Getting Married (Strindberg)

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Newspaper illustration of Strindberg's reception on his return to Stockholm on 20 October 1884 to face charges of blasphemy arising from a story in the first volume of his collection Getting Married.

Getting Married (Swedish: Giftas) is a collection of short stories by the Swedish writer August Strindberg.[1] The first volume was first published on 27 September 1884 and contained twelve stories depicting "twenty marriages of every variety," some of which present women in an egalitarian light.[2] The volume also contained a long preface, in which, in addition to his support for women's rights, Strindberg offered criticisms of the campaign (such as its class bias), as well as of Henrik Ibsen's 1879 play A Doll's House (the collection contains a story entitled "A Doll's House").[3] Strindberg finished a second volume of stories, dealing in part with "all the less common forms of 'marriage'" such as "pederasty and lesbianism," in the summer of 1885.[4] After a delay caused by the unwillingness of printers and distributors to handle such a controversial volume, it was published in October 1886.[5] While the first two stories are as sympathetic to women as some of those in the first volume, many border on misogyny.[6] Its preface blamed women for religious persecution, war, and all of history's other misfortunes.[7] Both volumes were written at a time when Strindberg was still married to Siri von Essen, though the publication of the second volume had a disastrous effect on their marriage.[8]

Court case[edit]

One week after the publication of the first volume of Getting Married, Strindberg was prosecuted for "blasphemy against God or mockery of God's word or sacrament," the maximum penalty for which was two years penal labour.[9] In "The Reward of Virtue" story, he criticised "the impudent deception practised with Högstedt's Piccadon ... and Lettström's wafers ... which the parson passed off as the body and blood of Jesus of Nazareth, the rabble-rouser who was executed over 1,800 years ago."[10] Two groups "led by influential members of the upper classes, supported by the right-wing press" probably instigated the prosecution; at the time, most people in Stockholm thought that Queen Sophia was behind it.[11] Strindberg returned to Sweden to face the charges, arriving on 20 October 1884 to a rapturous welcome.[12] At a special performance of his Lucky Peter's Journey at the New Theatre that evening, he was crowned with a laurel wreath.[13] He was acquitted of the charges on 17 November the same year.[14]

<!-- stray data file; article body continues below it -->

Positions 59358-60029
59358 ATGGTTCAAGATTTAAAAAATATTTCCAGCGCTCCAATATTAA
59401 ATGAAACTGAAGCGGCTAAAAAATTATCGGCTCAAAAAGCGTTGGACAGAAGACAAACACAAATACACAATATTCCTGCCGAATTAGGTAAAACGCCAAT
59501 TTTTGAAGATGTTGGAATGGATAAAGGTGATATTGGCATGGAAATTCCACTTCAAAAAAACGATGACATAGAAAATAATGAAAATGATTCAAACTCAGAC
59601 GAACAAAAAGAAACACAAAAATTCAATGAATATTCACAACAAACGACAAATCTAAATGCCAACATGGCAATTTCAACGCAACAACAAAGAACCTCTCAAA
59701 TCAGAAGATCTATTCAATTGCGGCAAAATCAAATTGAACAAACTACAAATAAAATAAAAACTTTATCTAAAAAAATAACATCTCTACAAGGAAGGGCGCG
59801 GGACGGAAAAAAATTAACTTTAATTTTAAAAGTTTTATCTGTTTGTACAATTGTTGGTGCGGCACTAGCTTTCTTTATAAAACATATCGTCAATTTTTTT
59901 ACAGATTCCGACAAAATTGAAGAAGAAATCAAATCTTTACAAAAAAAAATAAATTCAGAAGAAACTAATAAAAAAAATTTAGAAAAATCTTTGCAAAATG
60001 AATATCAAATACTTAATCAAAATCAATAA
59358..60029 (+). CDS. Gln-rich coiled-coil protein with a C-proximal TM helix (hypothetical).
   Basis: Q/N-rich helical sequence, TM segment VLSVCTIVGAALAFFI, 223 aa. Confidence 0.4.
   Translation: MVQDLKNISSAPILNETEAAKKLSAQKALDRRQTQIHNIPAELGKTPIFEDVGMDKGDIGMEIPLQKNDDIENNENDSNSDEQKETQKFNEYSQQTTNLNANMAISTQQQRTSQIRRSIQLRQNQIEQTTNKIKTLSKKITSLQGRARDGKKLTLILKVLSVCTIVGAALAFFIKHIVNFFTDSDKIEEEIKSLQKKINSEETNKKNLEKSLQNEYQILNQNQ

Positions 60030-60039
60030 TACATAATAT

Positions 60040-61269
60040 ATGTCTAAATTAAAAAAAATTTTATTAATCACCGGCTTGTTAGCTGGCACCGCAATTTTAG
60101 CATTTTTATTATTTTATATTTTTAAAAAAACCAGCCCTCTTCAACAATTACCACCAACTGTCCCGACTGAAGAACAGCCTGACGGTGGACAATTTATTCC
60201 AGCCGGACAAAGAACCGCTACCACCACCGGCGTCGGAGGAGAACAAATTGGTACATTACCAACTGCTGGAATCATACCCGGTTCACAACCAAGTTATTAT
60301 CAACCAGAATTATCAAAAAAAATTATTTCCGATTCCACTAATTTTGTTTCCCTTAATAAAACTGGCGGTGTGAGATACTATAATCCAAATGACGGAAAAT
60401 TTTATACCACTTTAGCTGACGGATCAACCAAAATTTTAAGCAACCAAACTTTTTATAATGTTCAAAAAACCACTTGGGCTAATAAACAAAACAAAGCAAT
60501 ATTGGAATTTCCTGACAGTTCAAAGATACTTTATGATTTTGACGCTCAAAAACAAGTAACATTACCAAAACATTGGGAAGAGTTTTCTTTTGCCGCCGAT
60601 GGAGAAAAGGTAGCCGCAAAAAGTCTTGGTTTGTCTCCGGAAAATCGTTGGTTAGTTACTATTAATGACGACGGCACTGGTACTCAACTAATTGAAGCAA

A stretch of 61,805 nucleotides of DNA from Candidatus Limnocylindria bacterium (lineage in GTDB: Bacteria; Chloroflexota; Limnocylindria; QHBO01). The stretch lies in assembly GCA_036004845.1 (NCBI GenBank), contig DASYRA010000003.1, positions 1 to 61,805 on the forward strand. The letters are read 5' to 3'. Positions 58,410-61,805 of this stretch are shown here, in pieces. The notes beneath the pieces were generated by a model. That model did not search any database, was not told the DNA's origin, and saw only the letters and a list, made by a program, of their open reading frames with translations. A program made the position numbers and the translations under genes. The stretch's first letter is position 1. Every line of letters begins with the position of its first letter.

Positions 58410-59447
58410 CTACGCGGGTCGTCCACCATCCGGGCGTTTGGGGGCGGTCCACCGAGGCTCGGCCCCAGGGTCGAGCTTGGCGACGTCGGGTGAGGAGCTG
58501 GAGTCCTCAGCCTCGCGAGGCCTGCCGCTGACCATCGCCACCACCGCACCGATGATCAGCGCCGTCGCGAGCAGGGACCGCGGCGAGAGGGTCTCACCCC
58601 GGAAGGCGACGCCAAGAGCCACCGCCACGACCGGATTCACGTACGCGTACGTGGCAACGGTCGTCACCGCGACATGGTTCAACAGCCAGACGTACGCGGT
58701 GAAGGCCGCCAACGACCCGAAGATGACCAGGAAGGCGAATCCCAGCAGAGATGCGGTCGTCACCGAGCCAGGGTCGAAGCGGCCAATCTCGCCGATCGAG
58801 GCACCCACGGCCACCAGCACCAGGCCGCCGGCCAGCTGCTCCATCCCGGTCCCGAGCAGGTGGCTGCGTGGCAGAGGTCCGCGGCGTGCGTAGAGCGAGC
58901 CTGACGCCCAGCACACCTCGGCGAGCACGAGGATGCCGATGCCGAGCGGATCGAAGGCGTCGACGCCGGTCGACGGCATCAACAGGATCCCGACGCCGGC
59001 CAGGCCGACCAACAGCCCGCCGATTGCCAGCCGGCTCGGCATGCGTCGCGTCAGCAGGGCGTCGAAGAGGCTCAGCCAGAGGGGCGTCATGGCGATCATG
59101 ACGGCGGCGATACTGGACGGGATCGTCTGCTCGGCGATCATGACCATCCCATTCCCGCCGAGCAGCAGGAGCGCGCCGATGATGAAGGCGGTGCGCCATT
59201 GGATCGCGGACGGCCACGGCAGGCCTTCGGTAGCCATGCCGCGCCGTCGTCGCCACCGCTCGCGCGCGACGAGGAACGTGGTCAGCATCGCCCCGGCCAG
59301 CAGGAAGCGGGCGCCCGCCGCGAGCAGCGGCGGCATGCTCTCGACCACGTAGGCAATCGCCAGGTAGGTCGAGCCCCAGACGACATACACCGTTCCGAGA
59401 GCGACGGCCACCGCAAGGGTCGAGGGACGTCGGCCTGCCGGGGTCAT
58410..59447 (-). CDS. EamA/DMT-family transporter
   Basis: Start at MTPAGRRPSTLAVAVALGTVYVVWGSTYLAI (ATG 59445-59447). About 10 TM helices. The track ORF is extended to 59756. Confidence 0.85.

References[edit]

  1. ^ Meyer (1985, 129-141) and Robinson (2009, xx).
  2. ^ Strindberg, quoted by Meyer (1985, 129); see also Meyer (1985, 134).
  3. ^ Meyer (1985, 130-133).
  4. ^ Strindberg, Letter to Albert Bonnier, 30 June 1885; quoted by Meyer (1985, 146).
  5. ^ Meyer (1985, 161).
  6. ^ Meyer (1985, 161).
  7. ^ Meyer (1985, 161).
  8. ^ Meyer (1985, 133-134, 161-162).
  9. ^ Meyer (1985, 134-135).
  10. ^ Quoted by Meyer (1985, 134-135).
  11. ^ Meyer (1985, 135).
  12. ^ Meyer (1985, 138).
  13. ^ Meyer (1985, 139).
  14. ^ Meyer (1985, 140).

Sources[edit]

  • Lagercrantz, Olof. 1984. August Strindberg. Trans. Anselm Hollo. New York: Farrar Straus Giroux. ISBN 0-374-10685-1.
  • Meyer, Michael. 1985. Strindberg: A Biography. Oxford Lives ser. Oxford: Oxford UP, 1987. ISBN 0-19-281995-X.
  • Robinson, Michael, ed. 2009. The Cambridge Companion to August Strindberg. Cambridge Companions to Literature ser. Cambridge: Cambridge UP. ISBN 0-521-60852-X.
  • Sandbach, Mary, trans. 1972. Getting Married Parts I and II. By August Strindberg. London: Victor Gollancz. ISBN 0-575-00629-3.
  • Scheuller, Ellie, trans. 1917. Married. By August Strindberg. New York: Boni and Liveright. Available online.

External links[edit]